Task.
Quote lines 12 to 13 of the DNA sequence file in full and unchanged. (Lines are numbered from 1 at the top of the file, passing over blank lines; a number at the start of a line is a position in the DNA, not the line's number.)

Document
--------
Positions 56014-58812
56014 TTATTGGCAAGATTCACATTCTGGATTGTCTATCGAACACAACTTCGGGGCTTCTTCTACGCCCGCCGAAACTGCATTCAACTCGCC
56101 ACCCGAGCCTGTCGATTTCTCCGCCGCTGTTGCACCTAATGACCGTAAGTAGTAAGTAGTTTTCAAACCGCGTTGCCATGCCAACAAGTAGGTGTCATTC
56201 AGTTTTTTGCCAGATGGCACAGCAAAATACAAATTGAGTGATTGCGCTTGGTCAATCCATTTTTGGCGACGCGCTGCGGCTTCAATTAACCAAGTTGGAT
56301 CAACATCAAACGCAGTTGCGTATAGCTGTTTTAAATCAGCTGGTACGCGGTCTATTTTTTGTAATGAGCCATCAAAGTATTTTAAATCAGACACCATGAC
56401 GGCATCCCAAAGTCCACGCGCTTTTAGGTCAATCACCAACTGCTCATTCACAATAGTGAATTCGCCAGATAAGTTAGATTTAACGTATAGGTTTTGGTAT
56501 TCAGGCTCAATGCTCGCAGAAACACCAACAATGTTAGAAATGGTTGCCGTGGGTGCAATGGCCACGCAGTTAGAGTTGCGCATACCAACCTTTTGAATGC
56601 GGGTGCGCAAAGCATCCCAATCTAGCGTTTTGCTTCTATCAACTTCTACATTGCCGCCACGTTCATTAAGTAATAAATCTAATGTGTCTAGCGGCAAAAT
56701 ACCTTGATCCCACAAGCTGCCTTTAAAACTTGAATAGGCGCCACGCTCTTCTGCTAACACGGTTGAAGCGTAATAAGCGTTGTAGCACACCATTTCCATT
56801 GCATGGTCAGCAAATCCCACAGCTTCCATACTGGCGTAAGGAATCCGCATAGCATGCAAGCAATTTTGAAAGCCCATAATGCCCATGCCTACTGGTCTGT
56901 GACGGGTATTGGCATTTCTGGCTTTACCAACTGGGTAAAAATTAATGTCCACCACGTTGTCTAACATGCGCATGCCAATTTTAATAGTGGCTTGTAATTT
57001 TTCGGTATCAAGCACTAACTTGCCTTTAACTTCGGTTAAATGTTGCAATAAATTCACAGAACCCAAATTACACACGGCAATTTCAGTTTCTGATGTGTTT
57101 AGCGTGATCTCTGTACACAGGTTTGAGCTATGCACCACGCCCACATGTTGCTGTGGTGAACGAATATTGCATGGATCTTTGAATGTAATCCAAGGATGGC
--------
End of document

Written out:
57001 TTCGGTATCAAGCACTAACTTGCCTTTAACTTCGGTTAAATGTTGCAATAAATTCACAGAACCCAAATTACACACGGCAATTTCAGTTTCTGATGTGTTT
57101 AGCGTGATCTCTGTACACAGGTTTGAGCTATGCACCACGCCCACATGTTGCTGTGGTGAACGAATATTGCATGGATCTTTGAATGTAATCCAAGGATGGC